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PRESIDENT’S REPORT: Lessons Learned from Noah’s Ark

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PRESIDENT’S REPORT

by Carlene Sippola

Lessons Learned from Noah’s Ark

Recently I came across several sets of pointers on how to lead a more productive, happier life that are based on metaphors from the Noah’s Ark story. As I read them, I immediately saw how these lessons could be applied to my publishing company. On the theory that you may find them useful in yours, I’ve adapted them for our industry.

Plan Ahead: It Wasn’t Raining When Noah Built the Ark

No matter how small you are, create a business plan and write marketing plans for each project. These plans will serve as guides to your publishing journey. Creating a business or marketing plan will force you to think about what-ifs.

What if your first book takes off like a rocket, and you need to reprint in a month? Would you have the capital to do it? What if 90 percent of your first print run is still sitting in your garage after six months? How will you continue to invest in new projects? What if the downturn in the economy shrinks your sales by 30 percent? Can you recover?

Good plans keep you on the right track and help you handle the unexpected.

Remember, We Are All in the Same Boat

Learn from each other. Join your regional publishing association and attend the meetings. Network with other publishers in your area. Attend IBPA’s annual Publishing University. One of the interesting things about independent publishing is that most of us started out the same way. We made it up and made it happen. Let’s share with each other what we learned along the way.

Speed Isn’t Always an Advantage: The Snails Were on Board with the Cheetahs

Two things came to mind when I read this.

First: Sometimes it makes more sense to start out small and let things flourish. Don’t put all your eggs in one basket. You might decide to release a book at a regional level, learn what worked and what didn’t, and then roll out your plan nationally. This is a safer and often more productive way of releasing a new book. The successes from the regional release will serve you well as you approach national buyers.

Second: Be careful not to publish a book before it’s ready. Many of us have put books “on the fast track.” Sometimes that works out, but far too often mistakes are made that could be avoided. It might be better to wait until the next year and know you have a better product, better marketing plans, and better marketing materials.

Build Your Future on High Ground

Luckily for Noah, he had the ark. You can keep your company on high ground by educating yourself about publishing. Read the industry magazines. Attend workshops and seminars. Make your business plan and use it as a guide. Pay attention to what’s working for your company, and keep the long shots to a minimum.

At least once a year, build an educational event into your schedule that takes you away from your normal routine, preferably outside your state. I always find it invaluable to contemplate my company from afar. It’s hard to do that when you’re caught up in the day-to-day operations of the business.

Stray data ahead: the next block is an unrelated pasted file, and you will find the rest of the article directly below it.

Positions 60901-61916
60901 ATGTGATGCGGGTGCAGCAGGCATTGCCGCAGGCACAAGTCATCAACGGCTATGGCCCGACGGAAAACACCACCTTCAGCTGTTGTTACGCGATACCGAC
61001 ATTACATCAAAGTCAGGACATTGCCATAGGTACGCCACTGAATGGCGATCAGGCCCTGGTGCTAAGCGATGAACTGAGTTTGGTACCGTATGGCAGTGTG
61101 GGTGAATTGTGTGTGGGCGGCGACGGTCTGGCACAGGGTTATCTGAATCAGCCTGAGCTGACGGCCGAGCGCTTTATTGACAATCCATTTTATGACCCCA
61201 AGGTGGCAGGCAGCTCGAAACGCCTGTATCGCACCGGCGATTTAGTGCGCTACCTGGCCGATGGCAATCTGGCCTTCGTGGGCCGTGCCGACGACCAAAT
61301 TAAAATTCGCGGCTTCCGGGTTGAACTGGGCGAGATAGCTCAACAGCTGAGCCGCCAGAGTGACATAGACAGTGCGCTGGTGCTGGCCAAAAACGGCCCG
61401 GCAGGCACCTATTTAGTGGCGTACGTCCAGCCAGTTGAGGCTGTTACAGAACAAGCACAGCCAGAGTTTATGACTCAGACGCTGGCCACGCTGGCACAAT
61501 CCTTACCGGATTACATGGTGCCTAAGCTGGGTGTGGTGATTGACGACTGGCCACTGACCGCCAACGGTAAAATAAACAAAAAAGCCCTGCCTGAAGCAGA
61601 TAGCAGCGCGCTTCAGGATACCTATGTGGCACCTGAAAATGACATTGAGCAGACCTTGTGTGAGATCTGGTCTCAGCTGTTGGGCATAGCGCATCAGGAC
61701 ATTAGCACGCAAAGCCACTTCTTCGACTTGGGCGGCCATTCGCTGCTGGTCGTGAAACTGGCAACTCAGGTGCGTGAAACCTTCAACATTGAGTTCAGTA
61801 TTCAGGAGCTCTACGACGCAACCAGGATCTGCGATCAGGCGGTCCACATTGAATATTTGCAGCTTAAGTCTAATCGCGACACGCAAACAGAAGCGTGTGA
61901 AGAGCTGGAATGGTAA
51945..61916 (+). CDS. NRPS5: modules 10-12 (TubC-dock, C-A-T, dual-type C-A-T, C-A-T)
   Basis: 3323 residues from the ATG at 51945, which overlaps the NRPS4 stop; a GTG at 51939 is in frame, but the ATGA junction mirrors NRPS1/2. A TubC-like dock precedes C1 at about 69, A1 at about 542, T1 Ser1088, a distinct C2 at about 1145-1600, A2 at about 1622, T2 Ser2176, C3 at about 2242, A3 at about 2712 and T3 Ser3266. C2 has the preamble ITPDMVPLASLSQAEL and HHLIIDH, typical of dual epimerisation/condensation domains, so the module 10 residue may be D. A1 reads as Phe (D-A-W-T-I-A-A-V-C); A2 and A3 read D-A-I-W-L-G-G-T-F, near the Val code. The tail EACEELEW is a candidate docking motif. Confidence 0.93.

Stay Fit (Financially): When You’re 600 Years Old, Someone May Ask You to Do Something Really Big

Read, take classes, go back to school—do whatever you need to do to understand the financial aspects of your business. Then pay attention to the numbers. This is assuming you have a written budget, which I highly recommend. I have seen many publishers produce a book before they have assessed its profitability. You can’t do too many of those and still pay the bills.

Pay attention to where you’re spending your money. If you stay financially fit, you just may have the resources needed to do that special project that falls in your lap.

For Safety’s Sake, Travel in Pairs, at a Minimum

I interpret this lesson with a bias toward establishing a niche. I believe a company will do better if it establishes a clear niche with good marketability, which means working in tandem with booksellers and other intermediaries working in that niche.

Just some of the advantages of publishing a group of books in one genre are:

 

 

  • You become an expert in your genre and can become the booksellers’ go-to publisher for those types of books.
  • You will attract authors in your area of expertise.
  • Your customer base becomes a built-in audience for all new products.
  • You can develop sales channels that will serve every book you publish.
  • Your marketing plans will be easier to develop.
  • You will more likely be able to publish a series, with all the marketing advantages that brings.

 


When You’re Stressed, Float Awhile

Noah didn’t have a choice. I’m sure he had some really stressful days, but all he could do was float. The lesson here is, Don’t kill yourself trying to run and grow your business. Many of you probably have your business in your home. It is still important to go to and come home from work.

Take time to play and relax. If you can’t afford to hire help, use interns. There are a variety of ways to creatively insert fun and relaxation into your day.

Remember, the Ark Was Built by Amateurs, the Titanic by Professionals

Publishing is a constant learning process. Take it one step at a time, and have fun.

I’ll be waiting to hear from you. You can reach me anytime at carlene@wholeperson.com.

 

 

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